Botha v. Wright Medical Technology Incorporated et al

Filing 22

ORDER granting in part and denying in part Defendants' 10 Motion to Dismiss. Plaintiff's claim of Breach of Implied Warranty (Count VI) is dismissed with prejudice. Plaintiff's claims of Negligent Misrepresentation (Count VII) and Fraudulent Misrepresentation (Count VIII) are dismissed with leave to amend. The motion is denied with respect to Plaintiff's request for punitive damages. IT IS FURTHER ORDERED that Plaintiff shall have 14 days from the date of this Order to file an amended complaint. Signed by Judge James A Teilborg on 7/6/2012.(LFIG)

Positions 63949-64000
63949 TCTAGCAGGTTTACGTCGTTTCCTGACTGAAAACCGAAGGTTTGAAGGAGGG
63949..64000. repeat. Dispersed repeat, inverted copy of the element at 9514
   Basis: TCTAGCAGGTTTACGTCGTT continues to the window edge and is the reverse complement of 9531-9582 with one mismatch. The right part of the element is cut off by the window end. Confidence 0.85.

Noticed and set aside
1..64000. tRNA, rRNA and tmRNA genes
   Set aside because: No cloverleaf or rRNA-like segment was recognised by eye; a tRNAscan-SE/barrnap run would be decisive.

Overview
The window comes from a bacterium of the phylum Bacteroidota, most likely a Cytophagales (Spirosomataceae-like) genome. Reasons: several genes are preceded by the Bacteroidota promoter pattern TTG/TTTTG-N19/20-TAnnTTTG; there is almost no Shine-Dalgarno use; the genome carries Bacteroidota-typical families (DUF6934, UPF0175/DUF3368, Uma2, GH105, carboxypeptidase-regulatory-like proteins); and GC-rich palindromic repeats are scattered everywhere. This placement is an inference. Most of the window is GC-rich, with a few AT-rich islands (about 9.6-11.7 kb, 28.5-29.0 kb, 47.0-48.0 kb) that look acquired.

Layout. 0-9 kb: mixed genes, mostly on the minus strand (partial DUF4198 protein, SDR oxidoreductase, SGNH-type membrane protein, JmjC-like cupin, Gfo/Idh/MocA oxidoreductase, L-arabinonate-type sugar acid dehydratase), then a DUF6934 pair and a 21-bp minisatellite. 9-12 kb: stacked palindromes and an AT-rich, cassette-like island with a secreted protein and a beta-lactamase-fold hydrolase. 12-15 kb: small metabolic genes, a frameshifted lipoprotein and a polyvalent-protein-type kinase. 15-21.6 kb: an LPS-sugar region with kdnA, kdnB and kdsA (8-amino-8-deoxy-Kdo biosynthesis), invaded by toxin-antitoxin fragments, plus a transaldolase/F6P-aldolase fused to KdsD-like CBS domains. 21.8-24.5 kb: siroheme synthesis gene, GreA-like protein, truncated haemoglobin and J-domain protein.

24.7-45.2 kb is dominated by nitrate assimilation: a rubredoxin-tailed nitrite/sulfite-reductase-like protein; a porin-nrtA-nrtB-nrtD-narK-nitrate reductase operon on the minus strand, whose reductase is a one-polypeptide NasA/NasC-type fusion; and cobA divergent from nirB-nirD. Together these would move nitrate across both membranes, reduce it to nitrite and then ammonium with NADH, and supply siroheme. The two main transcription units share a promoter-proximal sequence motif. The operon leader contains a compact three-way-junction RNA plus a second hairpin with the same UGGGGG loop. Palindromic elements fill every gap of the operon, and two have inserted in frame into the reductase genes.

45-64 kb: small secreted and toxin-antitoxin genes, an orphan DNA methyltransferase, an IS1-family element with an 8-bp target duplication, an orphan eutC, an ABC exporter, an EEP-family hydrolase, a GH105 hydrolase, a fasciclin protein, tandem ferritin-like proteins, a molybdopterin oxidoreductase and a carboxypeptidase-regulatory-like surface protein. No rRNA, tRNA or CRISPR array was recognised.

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1 WO 2 3 4 5 6 IN THE UNITED STATES DISTRICT COURT 7 FOR THE DISTRICT OF ARIZONA 8 9 10 11 12 13 14 15 ) ) ) Plaintiff, ) ) vs. ) ) Wright Medical Technology, Inc.; Wright) ) Medical Group, Inc., ) ) Defendants. ) ) Gerald Botha, No. CV 12-8037-PCT-JAT ORDER 16 17 Pending before the Court is Defendants’ Motion to Dismiss Pursuant to Federal Rule 18 of Civil Procedure 12(b)(6) (Doc. 10). The Motion seeks to dismiss some, but not all, of 19 Plaintiff’s claims. The Court now rules on the Motion. 20 I. BACKGROUND 21 Plaintiff Gerald Botha brought this product liability suit against Defendants Wright 22 Medical Technology Incorporated and Wright Medical Group Incorporated, alleging various 23 claims that arose from what Plaintiff alleges was a defective Wright Medical ProFemur Total 24 Hip System (the “Device”), which Plaintiff further alleges was “designed, manufactured, 25 tested, labeled, marketed, distributed and/or sold” by Defendants. Doc. 1 at 3. 26 According to the Complaint, Plaintiff’s experience with the Device has proceeded as 27 follows. The Device was implanted in Plaintiff on August 4, 2009 during a left total hip 28 replacement procedure. Id. at ¶¶ 13-14. Nearly two years later, on June 30, 2011, a portion 1 of the Device implanted in Plaintiff failed, causing Plaintiff excruciating pain. Id. The next 2 day, Plaintiff underwent revision surgery to remove the fractured fragments of the Device 3 and have a Stryker Restoration Revision Modular Hip System implanted. Id. at ¶ 15. As a 4 result of the Device’s failure, Plaintiff alleges that he has “suffered severe physical and 5 mental pain and anguish, disability and inconvenience, incurred substantial hospital, medical 6 and rehabilitation expenses, loss of ability to work, and loss of ability to enjoy life, and will 7 continue to suffer these losses in the future.” Id. at ¶ 17. Plaintiff further alleges that he 8 could not have reasonably discovered any problems with the Device until he underwent 9 revision surgery. Id. at ¶ 18. 10 The Device itself is comprised of three separate components that are assembled during 11 surgery: a femoral head, a modular neck, and a femoral stem. Id. at ¶ 24. Each component 12 is available in multiple sizes, and the modular nature of the Device allows it to be customized 13 to the unique anatomy of each patient. Id. However, this feature of the Device also can 14 contribute to higher levels of corrosion, wear, fretting, and fatigue at the interfaces between 15 the modular components. Id. at ¶ 27. Fretting, which is “a wear mechanism that occurs at 16 low amplitude between two mechanically joined parts under load,” is particularly 17 problematic in modular devices because “it is almost impossible to prevent.” Id. at ¶ 27-28. 18 Various design characteristics may affect the amount of fretting, including “neck diameter, 19 neck length, the material with which the neck is made, the method of assembly required, and 20 fabrication tolerance of the joined parts.” Id. at ¶ 29. With regard to the material chosen for 21 the neck, studies have shown that those made from titanium “are more likely to suffer fretting 22 corrosion and fatigue fracture than those made from cobalt-chromium.” Id. at ¶ 30. 23 The particular modular neck that failed in Plaintiff’s Device was made of titanium. 24 Id. at ¶ 25. However, “just weeks after” Plaintiff was implanted with the Device, Defendants 25 changed the material of the modular neck used in the Device from titanium to a cobalt- 26 chrome alloy. Id. at ¶ 33. Plaintiff alleges that, despite this change to the Device, 27 Defendants “implemented no corrective action in the form of a recall or even an 28 announcement or warning to the medical community or to the public at large concerning its -2- 1 decision.” Id. at ¶ 34. Nevertheless, Plaintiff further alleges that Defendants “were aware, 2 or should have been aware, of the danger of fatigue fracture and failure risks inherent in the 3 titanium ProFemur modular femoral neck adapters generally.” Id. at ¶ 35. Despite this 4 alleged knowledge of problems with the Device, Defendants allegedly “have consistently 5 underreported and withheld information as to the propensity of the Device to fail, [have] 6 intentionally misled the FDA by underreporting adverse event reports and withholding 7 information showing the propensity of the Device to fail, and [have] intentionally 8 misrepresented the efficacy and safety of the Device to the medical community, patients and 9 the public at large.” Id. at ¶ 41. 10 In his Complaint, Plaintiff states the following eight claims for relief: Count I - 11 Negligence; Count II - Strict Liability - Design Defect; Count III - Strict Liability - 12 Manufacturing Defect; Count IV - Strict Liability - Failure to Warn; Count V - Breach of 13 Express Warranty; Count VI - Breach of Implied Warranty of Fitness;1 Count VII - Negligent 14 Misrepresentation; and Count VIII - Fraudulent Misrepresentation. Plaintiffs seek general 15 damages, special damages, and punitive damages, in addition to various costs. Id. at 21. 16 Defendants have moved under Rule 12(b)(6) to dismiss Counts VI, VII, and VIII, in addition 17 to Plaintiff’s request for punitive damages. The Court now rules on the motion. 18 II. LEGAL STANDARDS 19 A. Pleading Standard under Rule 8(a) 20 The Court may dismiss a complaint for failure to state a claim under 12(b)(6) for two 21 reasons: 1) lack of a cognizable legal theory and 2) insufficient facts alleged under a 22 cognizable legal theory. Balistreri v. Pacifica Police Dep’t, 901 F.2d 696, 699 (9th Cir. 23 1990). 24 To survive a 12(b)(6) motion for failure to state a claim, a complaint must meet the 25 requirements of Federal Rule of Civil Procedure 8(a)(2). Rule 8(a)(2) requires a “short and 26 1 27 28 In the Complaint, this count is incorrectly labeled as “Count V - Breach of Implied Warranty of Fitness.” Doc. 1 at 17. Because it is the sixth count in the Complaint, the Court will refer in this Order to this count as “Count VI.” -3- 1 plain statement of the claim showing that the pleader is entitled to relief,” so that the 2 defendant has “fair notice of what the . . . claim is and the grounds upon which it rests.” Bell 3 Atl. Corp. v. Twombly, 550 U.S. 544, 555 (2007) (quoting Conley v. Gibson, 355 U.S. 41, 47 4 (1957)). 5 Although a complaint attacked for failure to state a claim does not need detailed 6 factual allegations, the pleader’s obligation to provide the grounds for relief requires “more 7 than labels and conclusions, and a formulaic recitation of the elements of a cause of action 8 will not do.” Twombly, 550 U.S. at 555 (internal citations omitted). The factual allegations 9 of the complaint must be sufficient to raise a right to relief above a speculative level. Id. 10 Rule 8(a)(2) “requires a ‘showing,’ rather than a blanket assertion, of entitlement to relief. 11 Without some factual allegation in the complaint, it is hard to see how a claimant could 12 satisfy the requirement of providing not only ‘fair notice’ of the nature of the claim, but also 13 ‘grounds’ on which the claim rests.” Id. (citing 5 C. Wright & A. Miller, Federal Practice 14 and Procedure §1202, pp. 94, 95(3d ed. 2004)). 15 Rule 8’s pleading standard demands more than “an unadorned, the-defendant- 16 unlawfully-harmed-me accusation.” Ashcroft v. Iqbal, 556 U.S. 662, 678 (2009) (citing 17 Twombly, 550 U.S. at 555). A complaint that offers nothing more than naked assertions will 18 not suffice. To survive a motion to dismiss, a complaint must contain sufficient factual 19 matter, which, if accepted as true, states a claim to relief that is “plausible on its face.” Iqbal, 20 556 U.S. at 678. Facial plausibility exists if the pleader pleads factual content that allows the 21 court to draw the reasonable inference that the defendant is liable for the misconduct alleged. 22 Id. Plausibility does not equal “probability,” but plausibility requires more than a sheer 23 possibility that a defendant has acted unlawfully. Id. “Where a complaint pleads facts that 24 are ‘merely consistent’ with a defendant’s liability, it ‘stops short of the line between 25 possibility and plausibility of entitlement to relief.’” Id. (citing Twombly, 550 U.S. at 557). 26 In deciding a motion to dismiss under Rule 12(b)(6), the Court must construe the facts 27 alleged in the complaint in the light most favorable to the drafter of the complaint and the 28 Court must accept all well-pleaded factual allegations as true. See Shwarz v. United States, -4- 1 234 F.3d 428, 435 (9th Cir. 2000). Nonetheless, the Court does not have to accept as true 2 a legal conclusion couched as a factual allegation. Papasan v. Allain, 478 U.S. 265, 286 3 (1986). 4 B. Heightened Pleading Standard under Rule 9(b) 5 Rule 9(b) requires a party alleging fraud to “state with particularity the circumstances 6 constituting fraud.” Fed. R. Civ. P. 9(b). It thus “requires the identification of the 7 circumstances constituting fraud so that the defendant can prepare an adequate answer from 8 the allegations.” Bosse v. Crowell Collier & Macmillan, 565 F.2d 602, 611 (9th Cir. 1977). 9 The Ninth Circuit has “interpreted Rule 9(b) to mean that the pleader must state the time, 10 place, and specific content of the false representations as well as the identities of the parties 11 to the misrepresentation.” Schreiber Distrib. Co. v. Serv-Well Furniture Co., Inc., 806 F.2d 12 1393, 1401 (9th Cir. 1986) (citing Semegen v. Weidner, 780 F.2d 727, 731 (9th Cir. 1985)). 13 “[I]n order for a complaint to allege fraud with the requisite particularity, ‘a plaintiff must 14 set forth more than the neutral facts necessary to identify the transaction. The plaintiff must 15 set forth what is false or misleading about a statement, and why it is false. In other words, 16 the plaintiff must set forth an explanation as to why the statement or omission complained 17 of was false or misleading.’” Yourish v. Cal. Amplifier, 191 F.3d 983, 993 (9th Cir. 1999) 18 (quoting In re GlenFed, Inc. Sec. Litig., 42 F.3d 1541, 1548 (9th Cir. 1994) (en banc)) 19 (footnote omitted). 20 Furthermore, there may be cases where fraud is not an essential element of a claim, 21 but where the plaintiff has nevertheless “allege[d] a unified course of fraudulent conduct and 22 rel[ied] entirely on that course of conduct as the basis of a claim.” Vess v. Ciba-Geigy Corp. 23 USA, 317 F.3d 1097, 1103 (9th Cir. 2003). In such cases, “the claim is said to be ‘grounded 24 in fraud’ or to ‘sound in fraud,’ and the pleading of that claim as a whole must satisfy the 25 particularity requirement of Rule 9(b).” Id. at 1103-04. In other cases where fraud is not 26 an essential element of a claim and the plaintiff has alleged both fraudulent and non- 27 fraudulent conduct, “only allegations (‘averments’) of fraudulent conduct must satisfy the 28 heightened pleading requirements of Rule 9(b). Allegations of non-fraudulent conduct need -5- 1 satisfy only the ordinary notice pleading standards of Rule 8(a).” Id. at 1105. Finally, 2 “dismissals for failure to comply with Rule 9(b) should ordinarily be without prejudice. 3 Leave to amend should be granted if it appears at all possible that the plaintiff can correct the 4 defect.” Id. at 1108. 5 III. ANALYSIS 6 A. 7 Defendants argue that Plaintiff’s Breach of Implied Warranty claim (Count VI of the 8 Complaint) must be dismissed because, under Arizona law, it merges with Plaintiff’s strict 9 liability claims (Counts II, III, and IV). Indeed, “in Arizona, when a complaint alleges 10 product liability claims under theories of both breach of implied warranties and strict 11 liability, those theories merge: ‘the theory of liability under implied warranty has been 12 merged into the doctrine of strict liability in tort, so that it is on this latter doctrine that the 13 plaintiff’s claim must stand or fall.’” Hearn v. R.J. Reynolds Tobacco Co., 279 F. Supp. 2d 14 1096, 1103 (D. Ariz. 2003) (quoting Scheller v. Wilson Certified Foods, Inc., 559 P.2d 1074, 15 1076 (Ariz. Ct. App. 1977)). In his response, Plaintiff does not contend otherwise. The 16 Court will therefore dismiss Plaintiff’s Breach of Implied Warranty claim with prejudice. 17 18 19 20 21 22 23 24 25 26 27 B. Plaintiff’s Breach of Implied Warranty Claim Plaintiff’s Negligent Misrepresentation and Fraudulent Misrepresentation Claims Defendants also argue that both of Plaintiff’s misrepresentation claims (Counts VII and VIII) are subject to the heightened pleading standard of Rule 9(b) and that Plaintiff has failed to plead either claim with sufficient particularity to meet that standard. The Court agrees with Defendants that Plaintiff’s Complaint fails to include “the who, what, when, where, and how” of Defendants’ alleged fraudulent misconduct. See Vess, 317 F.3d at 1106. Instead, Plaintiff simply relies on vague assertions that “at all relevant times” Defendants “were aware, or should have been aware,” of various risks and problems associated with Defendants’ femoral neck adapter product. See, e.g., Doc. 1 at ¶¶ 33-35, 40-41, 55. Plaintiff further alleges that Defendants, again “at all relevant times, . . . intentionally made material misrepresentations,” id. at ¶ 55, and “consistently underreported and withheld information 28 -6- 1 as to the propensity of the [product] to fail.”2 Id. at ¶ 41. In light of these alleged 2 misrepresentations and omissions, Plaintiff further alleges that Defendants “acted with gross 3 negligence and willful and wanton disregard for the safety of the general public and the 4 Plaintiff in knowingly and intentionally continuing to market, promote and sell the [product] 5 . . . so as to maximize its sales and profits.” Id. at ¶ 96. 6 However, none of these allegations identifies any specific statements or omissions, 7 let alone what might have been false or misleading about them. Plaintiff also fails to identify 8 with sufficient factual specificity who made any misleading statements, and when and where 9 they were made. Though Plaintiff gives somewhat more detailed factual information with 10 regard to Defendants’ decision to switch from a titanium product to one made of cobalt 11 chrome, id. at ¶ 33-34, Plaintiff does not state with the required factual detail why this 12 decision and Defendants’ actions related to it were fraudulent. The same is true of Plaintiff’s 13 description of Defendants’ alleged “kickback” scheme, which appears only in Plaintiff’s 14 response and not in the Complaint itself. See Doc. 13 at 6. Hence, the allegations of 15 fraudulent conduct in Plaintiff’s Complaint do not meet Rule 9(b)'s heightened standard.3 16 These inadequate pleadings are clearly problematic with regard to Plaintiff’s claim 17 for fraudulent misrepresentation, which is subject to the requirements of Rule 9(b) because 18 19 20 21 22 2 Some of Plaintiff’s allegations of fraudulent conduct describe statements or omissions that Defendants directed toward the FDA, rather than toward Plaintiff or the medical community in general. See, e.g., Doc. 1 at ¶¶ 41, 42, 45 & 53. However, to the extent that Plaintiff claims such “fraud on the FDA,” those claims are preempted by federal law, Buckman Co. v. Plaintiff’s Legal Comm., 531 U.S. 341, 353 (2001), and therefore would require dismissal even if they met the pleading standard of Rule 9(b). 23 3 24 25 26 27 28 Plaintiff also states that, though he believes his Complaint meets the required pleading standards, he “intends to conduct discovery to substantiate in more specific detail the foundation of his allegations.” Doc. 13 at 6. However, “since the purpose of Rule 9(b)’s heightened pleading requirement is to protect a defendant from the reputational harm inherent in fraud allegations,” Plaintiff will not be permitted “to conduct a discovery fishing expedition before properly stating any fraud-based claim.” Reiniger v. W.L. Gore & Assocs., Inc., No. CV-09-8185-PCT-PGR, 2010 WL 1948588, at *3 (D. Ariz. May 12, 2010) (citing Vess, 317 F.3d at 1104). -7- 1 it includes fraud as a necessary element. See Carrel v. Lux, 420 P.2d 564, 568 (Ariz. 1966) 2 (listing the elements necessary to establish fraudulent misrepresentation in Arizona). 3 Therefore, the Court will dismiss Count VIII of the Complaint. Further, though Plaintiff’s 4 allegations as they now stand fall far short of the Rule 9(b) pleading standard, the Court 5 cannot say that it is not at all possible that Plaintiff can correct the defect. See Vess, 317 F.3d 6 at 1108. Thus, the Court will grant Plaintiff leave to amend his fraudulent misrepresentation 7 claim. 8 On the other hand, under Arizona law “[n]egligent misrepresentation is a separate tort 9 from that of fraud.” Arnold & Assocs., Inc. v. Misys Healthcare Sys., 275 F. Supp. 2d 1013, 10 1029 (D. Ariz. 2003) (citing Pettay v. Ins. Mktg. Servs., 752 P.2d 18, 21 (Ariz. Ct. App. 11 1987)). Negligent misrepresentation “is committed by the giving of false information 12 intended for the guidance of others and justifiably relied upon by them causing damages if 13 the giver of the false information fails to exercise reasonable care or competence in obtaining 14 or communicating the information.” Id. (citing St. Joseph’s Hosp. & Med. Ctr. v. Reserve 15 Life Ins. Co., 742 P.2d 808, 813 (Ariz. 1987)). Thus, because negligent misrepresentation 16 does not include fraud as a necessary element, the Rule 9(b) standard only applies to 17 Plaintiff’s entire claim if it is “grounded in fraud.” See Vess, 317 F.3d at 1103-04. 18 Otherwise, the Rule 9(b) standard does not apply to any allegations of non-fraudulent 19 conduct. Id. at 1104. 20 The Court finds that Plaintiff’s negligent misrepresentation claim is subject to the 21 requirements of Rule 9(b) because the basis of that claim is the same “unified course of 22 fraudulent conduct” that Plaintiff relies on for his fraudulent misrepresentation claim. See 23 id. That is, the conduct that Plaintiff alleges to be negligent is identical to the conduct that 24 Plaintiff alleges elsewhere in the Complaint to be intentional and fraudulent. Plaintiff merely 25 attempts to describe that conduct as negligent in support of one claim and fraudulent in 26 support of another. It is clear to the Court, however, that Plaintiff’s characterization of the 27 conduct in the Complaint, which includes several allegations of intentionally misleading 28 statements, is more indicative of fraud than negligence. Thus, the claim is “grounded in -8- 1 fraud.” Because the Court has found that none of the allegations of this fraudulent unified 2 course of conduct meet the requirements of Rule 9(b), Plaintiff’s claim for negligent 3 misrepresentation will also be dismissed with leave to amend. 4 C. Plaintiff’s Request for Punitive Damages 5 Finally, Plaintiff requests punitive damages in the Complaint. Defendants argue that 6 Plaintiff did not properly plead this “claim” for punitive damages. However, Plaintiff’s 7 request for punitive damages is not a separate claim in the Complaint, but rather is 8 incorporated into Plaintiff’s prayer for relief and is thus not tied to any specific claims. 9 Furthermore, the Court finds that the allegations in the Complaint are sufficient to support 10 a reasonable inference that Defendants acted with the “evil mind” that is required to support 11 an award of punitive damages in Arizona. See Linthicum v. Nationwide Life Ins. Co., 723 12 P.2d 675, 679 (Ariz. 1986). Thus, the Court will deny Defendants’ motion to dismiss 13 Plaintiff’s prayer for punitive damages. 14 IV. CONCLUSION 15 Accordingly, 16 IT IS ORDERED granting in part and denying in part Defendants’ Motion to Dismiss 17 Pursuant to Federal Rule of Civil Procedure 12(b)(6) (Doc. 10). Plaintiff’s claim of Breach 18 of Implied Warranty (Count VI) is dismissed with prejudice. Plaintiff’s claims of Negligent 19 Misrepresentation (Count VII) and Fraudulent Misrepresentation (Count VIII) are dismissed 20 with leave to amend. The motion is denied with respect to Plaintiff’s request for punitive 21 damages. 22 23 24 IT IS FURTHER ORDERED that Plaintiff shall have 14 days from the date of this Order to file an amended complaint. DATED this 6th day of July, 2012. 25 26 27 28 -9-